Executives on both sides of the $43-billion WarnerMedia-Discovery merger again confirmed the deal is on track to close by the middle of next year but details otherwise remain scarce on the combination that will reshape the media industry.
In presentations at a media conference yesterday and today, Discovery CFO Gunnar Wiedenfels and AT&T CFO Pascal Desroches said they don’t expect regulatory roadblocks to the transaction. The telecom giant agreed in May to spin off WarnerMedia, which will combine with Discovery to create a behemoth run by Discovery CEO David Zaslav.
Among an army of other assets, the deal joins HBO Max and Discovery+. Wall Streeters and industry players are eager to know how the streaming services will be rolled out and priced. “We have our go-to-market strategy essentially ready,” Wiedenfels said.
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“We’ve got our ducks aligned here [but] obviously, as you know, we’re not in a position to speak about that right now,” he added in response to questions by Jessica Reif Ehrlich, an analyst for Bank of America Merrill Lynch.
Discovery is “starting to set up our integration management office,” he said. “There’s only so much you can do in terms of really detailed work for closing the deal, as you would imagine, but I am very pleased with how the team has been set up.” The strategy then as now “will be aligned around what the customer want.” He confirmed initial cost synergies of about $3 billion.
Zaslav will likely be pressed on the issues again at another media conference next week hosted by Goldman Sachs.
AT&T chief financial officer Desroches, the former CFO of WarnerMedia, said AT&T “couldn’t be more pleased with how the process is going” to unload the entertainment business it acquired in 2018 for $85 billion.
“We are exactly where we thought we would be at this stage of the process, and we expect the transaction to close in the first half of 2022. So we’re really pleased with how that’s moving along,” Desroches said “Here is the reality. When you look at the rules around antitrust, there is no reason why this merger should not be approved — especially given the changes in competitive landscape and the participation by big tech companies in media. When you look at the traditional rules of antitrust, we feel really good about the ability of this to be approved.”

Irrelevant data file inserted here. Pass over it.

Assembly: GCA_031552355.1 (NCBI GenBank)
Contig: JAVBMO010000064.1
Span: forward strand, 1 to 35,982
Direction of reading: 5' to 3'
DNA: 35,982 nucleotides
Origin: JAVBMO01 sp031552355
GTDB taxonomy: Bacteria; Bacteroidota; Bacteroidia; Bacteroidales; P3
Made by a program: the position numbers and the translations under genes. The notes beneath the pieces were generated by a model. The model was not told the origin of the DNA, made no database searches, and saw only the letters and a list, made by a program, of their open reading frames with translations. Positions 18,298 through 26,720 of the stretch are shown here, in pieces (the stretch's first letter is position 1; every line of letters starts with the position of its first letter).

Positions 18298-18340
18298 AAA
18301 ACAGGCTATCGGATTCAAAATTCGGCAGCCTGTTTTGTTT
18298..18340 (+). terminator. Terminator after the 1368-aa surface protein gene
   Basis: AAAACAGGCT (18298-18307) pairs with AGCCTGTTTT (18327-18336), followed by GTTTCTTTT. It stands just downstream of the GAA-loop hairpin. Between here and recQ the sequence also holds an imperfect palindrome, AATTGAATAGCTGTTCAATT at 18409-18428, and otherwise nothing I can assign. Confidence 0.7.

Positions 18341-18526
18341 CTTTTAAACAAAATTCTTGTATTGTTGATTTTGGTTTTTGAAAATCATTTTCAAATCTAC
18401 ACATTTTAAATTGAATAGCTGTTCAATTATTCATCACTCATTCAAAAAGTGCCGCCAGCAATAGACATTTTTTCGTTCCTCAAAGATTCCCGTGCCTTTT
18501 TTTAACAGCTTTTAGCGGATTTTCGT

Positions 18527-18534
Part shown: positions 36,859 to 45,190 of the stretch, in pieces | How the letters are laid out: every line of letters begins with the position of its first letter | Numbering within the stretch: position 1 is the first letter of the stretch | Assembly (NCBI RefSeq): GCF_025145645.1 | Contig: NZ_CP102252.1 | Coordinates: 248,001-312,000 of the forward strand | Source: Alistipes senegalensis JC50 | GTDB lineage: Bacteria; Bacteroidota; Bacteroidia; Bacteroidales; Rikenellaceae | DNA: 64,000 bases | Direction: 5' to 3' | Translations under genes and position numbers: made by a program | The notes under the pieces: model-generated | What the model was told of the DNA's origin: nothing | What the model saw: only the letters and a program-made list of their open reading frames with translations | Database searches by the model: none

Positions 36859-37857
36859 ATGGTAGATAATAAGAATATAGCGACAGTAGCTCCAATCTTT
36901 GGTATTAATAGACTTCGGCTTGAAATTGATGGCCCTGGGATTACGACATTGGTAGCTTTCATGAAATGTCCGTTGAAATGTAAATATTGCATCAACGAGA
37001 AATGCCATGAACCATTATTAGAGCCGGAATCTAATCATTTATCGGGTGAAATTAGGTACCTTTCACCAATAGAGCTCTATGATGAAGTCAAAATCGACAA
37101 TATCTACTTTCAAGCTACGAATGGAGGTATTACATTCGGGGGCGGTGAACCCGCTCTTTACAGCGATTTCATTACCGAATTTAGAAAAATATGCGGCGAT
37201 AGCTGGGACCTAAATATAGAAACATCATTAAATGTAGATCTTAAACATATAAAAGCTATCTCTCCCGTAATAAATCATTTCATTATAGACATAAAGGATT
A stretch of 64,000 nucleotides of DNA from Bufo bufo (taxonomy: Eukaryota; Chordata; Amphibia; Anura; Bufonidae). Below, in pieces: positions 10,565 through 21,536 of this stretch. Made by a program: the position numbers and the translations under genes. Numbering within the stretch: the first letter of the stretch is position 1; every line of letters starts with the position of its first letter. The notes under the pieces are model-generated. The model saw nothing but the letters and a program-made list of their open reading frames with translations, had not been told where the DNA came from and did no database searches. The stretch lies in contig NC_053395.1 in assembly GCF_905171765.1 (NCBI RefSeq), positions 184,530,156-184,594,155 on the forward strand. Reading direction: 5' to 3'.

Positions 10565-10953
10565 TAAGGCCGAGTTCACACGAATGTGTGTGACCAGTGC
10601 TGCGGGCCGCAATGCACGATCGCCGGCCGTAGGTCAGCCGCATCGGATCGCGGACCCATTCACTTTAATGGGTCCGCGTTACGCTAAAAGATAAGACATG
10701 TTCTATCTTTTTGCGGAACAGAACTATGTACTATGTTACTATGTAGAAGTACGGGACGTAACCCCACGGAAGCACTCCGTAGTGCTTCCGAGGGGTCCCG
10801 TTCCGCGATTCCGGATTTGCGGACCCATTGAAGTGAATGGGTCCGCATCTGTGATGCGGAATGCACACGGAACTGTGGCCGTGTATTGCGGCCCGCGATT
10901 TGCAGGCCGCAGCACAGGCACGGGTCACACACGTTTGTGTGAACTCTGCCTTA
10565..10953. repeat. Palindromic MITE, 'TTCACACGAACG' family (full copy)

Analyst Dave Barden prodded him gently: “There’s a lot that people don’t know yet about the transaction.”
It’s complicated. “The Reverse Morris trust structure that you’ve created could be done as a dividend, could be done as an exchange offer, a blend of the two. We don’t know what’s going to be done with the $43 billion you’re getting in cash as a function of the divestiture. When will we know?”
Desroches said the decision on structure will be made nearer to the separation. “All options are on the table, and we feel really good about using all those options to optimize value for shareholders.” As for the $43 billion, one purpose of the the deal is to pay down debt and deleverage the company’s balance sheet.
AT&T caused an uproar among its investors when it announced plans to slash its historically reliable dividend after the spinoff. “The retail investment community that owns AT&T, that owns the majority of AT&T, is pretty disappointed about this. What can you do to sell this idea that [you’re] creating value by doing a split?” Barden asked.
Desroches said the lower payout is “candidly, better than all of our peers and better than most companies.” And he said AT&T stockholders could see upside in a WarnerMedia spinoff since they could end up with shares in the new entity. “That’s “an opportunity [for shareholders] to achieve growth through continuing to hold Warner Bros.-Discovery stock, Desroches said. “An opportunity here to achieve… really nice growth in value through appreciation of new media assets.”
AT&T without WarnerMedia and without DirecTV, “looks like an old fashioned telecommunications company,” Barden said. So his clients have been asking him how telco will generate the $20 billion in cash flow it’s promised.
Desroches said lower debt will result in at least $2 billion in annual interest savings. He cited residual cash from the DirecTV deal, unloading content spend for HBO Max (about $4 billion), and it’s own mid-single digital growth in EBITDA.
“When you take all those piece, you should get to how we get to $20 billion.”
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